Culture » March 9, 2020
What Howard Zinn Got Wrong
The problem with Zinn’s work is that it fails to offer an honest account of how political change actually happens.
'A People’s History' focuses almost exclusively on victimization and tragedy.
Howard Zinn’s many contributions to the American Left make his sins as a scholar forgivable—such is the usual (and understandably sympathetic) critique of this icon of revisionist history. But now, on the eve of the 40th anniversary of A People’s History of the United States—with more than 2.5 million copies in print and its influence continuing to grow—readers may want to reexamine how Zinn delivers his message.
Zinn earned his critical view of American power after dropping explosives and napalm over France and Central Europe from B-17 bombers during World War II. Back home, he went to college through the G.I. Bill and studied history at Columbia University, the base of towering liberal intellectuals like Richard Hofstadter and Henry Steele Commager. In 1959, a year after Zinn finished his doctorate, he published his first and only foray into extensive archival research: LaGuardia in Congress, a conventional monograph on Fiorello LaGuardia’s pre-mayoral career as a congressman in the 15 years leading up to the New Deal.
But if graduate school gave Zinn his credentials, his first teaching position, at the historically black Spelman College, gave him his vocation. In the late 1950s and early 1960s, Zinn hosted student activists and participated in desegregation efforts in Georgia, Mississippi and Alabama. Working with the Student Nonviolent Coordinating Committee, Zinn observed registration drives in the South and wrote about the civil rights movement for sympathetic periodicals like The Nation, earning himself an FBI file in the process. Zinn’s role in student activism led the Spelman administration to fire him (not the last time Zinn ran into problems with university administration), and he took a position in the department of government at Boston University, where he stayed for nearly 25 years.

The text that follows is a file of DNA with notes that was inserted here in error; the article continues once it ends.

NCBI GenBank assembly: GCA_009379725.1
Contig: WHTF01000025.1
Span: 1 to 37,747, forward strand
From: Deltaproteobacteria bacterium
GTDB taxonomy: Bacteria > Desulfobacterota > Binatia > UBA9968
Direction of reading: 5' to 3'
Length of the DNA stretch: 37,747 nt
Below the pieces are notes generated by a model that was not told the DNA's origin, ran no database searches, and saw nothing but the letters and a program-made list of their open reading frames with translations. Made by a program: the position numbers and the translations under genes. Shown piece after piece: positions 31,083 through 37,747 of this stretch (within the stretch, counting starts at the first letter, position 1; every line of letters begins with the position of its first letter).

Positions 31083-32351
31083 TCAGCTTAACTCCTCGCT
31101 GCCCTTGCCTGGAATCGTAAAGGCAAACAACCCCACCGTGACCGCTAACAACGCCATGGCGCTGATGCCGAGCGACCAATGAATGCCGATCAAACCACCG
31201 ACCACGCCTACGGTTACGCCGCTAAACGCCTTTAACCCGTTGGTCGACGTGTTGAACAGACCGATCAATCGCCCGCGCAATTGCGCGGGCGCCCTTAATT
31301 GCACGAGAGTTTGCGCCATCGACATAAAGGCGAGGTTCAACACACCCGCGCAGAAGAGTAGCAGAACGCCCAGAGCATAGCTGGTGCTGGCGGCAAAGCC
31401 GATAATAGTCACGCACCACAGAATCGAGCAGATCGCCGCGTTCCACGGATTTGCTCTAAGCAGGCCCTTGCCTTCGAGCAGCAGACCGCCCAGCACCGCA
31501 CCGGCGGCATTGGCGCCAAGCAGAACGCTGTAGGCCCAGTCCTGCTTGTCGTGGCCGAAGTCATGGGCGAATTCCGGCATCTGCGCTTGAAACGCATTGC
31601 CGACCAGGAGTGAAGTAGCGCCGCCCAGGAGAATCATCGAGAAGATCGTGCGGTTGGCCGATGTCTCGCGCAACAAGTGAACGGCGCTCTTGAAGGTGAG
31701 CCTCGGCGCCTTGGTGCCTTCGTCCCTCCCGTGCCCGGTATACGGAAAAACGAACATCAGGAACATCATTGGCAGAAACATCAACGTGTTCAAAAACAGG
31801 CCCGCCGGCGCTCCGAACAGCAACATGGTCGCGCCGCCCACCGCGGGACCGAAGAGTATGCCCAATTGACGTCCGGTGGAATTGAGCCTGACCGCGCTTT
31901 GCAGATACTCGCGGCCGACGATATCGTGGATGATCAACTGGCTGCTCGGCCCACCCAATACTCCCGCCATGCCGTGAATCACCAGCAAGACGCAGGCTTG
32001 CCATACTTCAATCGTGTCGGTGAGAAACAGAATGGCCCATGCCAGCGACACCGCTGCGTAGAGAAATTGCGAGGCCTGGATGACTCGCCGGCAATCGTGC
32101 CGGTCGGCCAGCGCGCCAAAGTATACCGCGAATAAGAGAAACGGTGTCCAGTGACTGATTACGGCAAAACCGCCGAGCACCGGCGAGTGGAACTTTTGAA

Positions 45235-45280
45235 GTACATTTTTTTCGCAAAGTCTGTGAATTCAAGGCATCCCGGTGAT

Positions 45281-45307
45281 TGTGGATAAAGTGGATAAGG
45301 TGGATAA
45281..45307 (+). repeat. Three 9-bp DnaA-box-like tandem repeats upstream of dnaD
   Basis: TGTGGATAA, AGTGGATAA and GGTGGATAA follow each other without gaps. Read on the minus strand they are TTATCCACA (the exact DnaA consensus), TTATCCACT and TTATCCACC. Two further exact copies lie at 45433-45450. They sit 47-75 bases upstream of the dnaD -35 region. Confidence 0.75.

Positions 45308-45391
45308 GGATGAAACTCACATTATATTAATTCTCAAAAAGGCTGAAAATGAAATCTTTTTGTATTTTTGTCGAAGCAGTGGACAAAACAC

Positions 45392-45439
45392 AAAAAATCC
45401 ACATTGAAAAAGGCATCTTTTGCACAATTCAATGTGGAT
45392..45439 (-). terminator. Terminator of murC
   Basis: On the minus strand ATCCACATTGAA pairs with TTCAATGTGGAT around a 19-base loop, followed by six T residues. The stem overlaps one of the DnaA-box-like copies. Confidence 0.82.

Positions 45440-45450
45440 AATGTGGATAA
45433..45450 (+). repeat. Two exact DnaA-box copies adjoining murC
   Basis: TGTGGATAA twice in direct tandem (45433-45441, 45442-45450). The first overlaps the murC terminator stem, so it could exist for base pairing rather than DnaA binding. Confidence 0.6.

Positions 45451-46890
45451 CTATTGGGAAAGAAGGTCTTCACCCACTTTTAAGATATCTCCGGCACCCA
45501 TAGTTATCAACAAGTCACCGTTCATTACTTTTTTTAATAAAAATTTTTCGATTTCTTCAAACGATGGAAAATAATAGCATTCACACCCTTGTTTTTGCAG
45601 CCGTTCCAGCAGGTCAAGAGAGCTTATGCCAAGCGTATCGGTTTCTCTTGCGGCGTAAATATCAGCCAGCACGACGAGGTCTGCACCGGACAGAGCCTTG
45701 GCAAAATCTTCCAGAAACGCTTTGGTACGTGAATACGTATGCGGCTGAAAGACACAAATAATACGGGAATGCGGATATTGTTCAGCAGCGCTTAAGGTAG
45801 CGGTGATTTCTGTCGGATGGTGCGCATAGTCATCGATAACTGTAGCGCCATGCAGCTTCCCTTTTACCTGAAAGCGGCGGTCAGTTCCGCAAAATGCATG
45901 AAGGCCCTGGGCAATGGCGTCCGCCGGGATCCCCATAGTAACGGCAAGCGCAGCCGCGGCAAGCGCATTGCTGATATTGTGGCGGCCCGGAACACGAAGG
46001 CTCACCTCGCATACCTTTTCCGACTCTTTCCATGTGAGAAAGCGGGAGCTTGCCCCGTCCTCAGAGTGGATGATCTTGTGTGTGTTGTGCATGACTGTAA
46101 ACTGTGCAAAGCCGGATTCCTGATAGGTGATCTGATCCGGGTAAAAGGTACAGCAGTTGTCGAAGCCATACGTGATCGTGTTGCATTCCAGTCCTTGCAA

Was Zinn an activist or a historian? He was not alone in challenging the dichotomy. Like historian and In These Times founder James Weinstein, Zinn was a bit older than many of the activists of the New Left, but he nevertheless belonged to a movement of historians who took Van Wyck Brooks’ ideal of a “usable past” as a mantra for their scholarship. Young historians of the Left defined their work in deliberate opposition to what they thought of as detached liberalism and superficially objective history. Instead of merely interpreting the past, these historians wanted to change the present.
Zinn described his ideal as “value-laden historiography” to sharpen popular perceptions of “how bad things are for the victims of the world.” The historian’s job was to retell the official history (as written by the victors) instead as a story of the oppressed—and wake people out of their complacent slumber in the process.
Zinn was not alone in his belief that historical narratives should provoke change, but he broke with other leftists of his generation (including Eugene Genovese, a Marxist historian of slavery) through his strong commitment to history as a way to move people forward. For Zinn, this goal supplanted loyalty to any ideology or professional norm. Because the stakes were so high, he thought there was no time to waste.
As the first edition of A People’s History, published in 1980, insisted, there was no such thing as value-free history—all history advocates one perspective or another; his history advocated for the 99% against ruling elites, from colonialism to the present day, centered on the plight of the marginalized and the resistance of the powerless.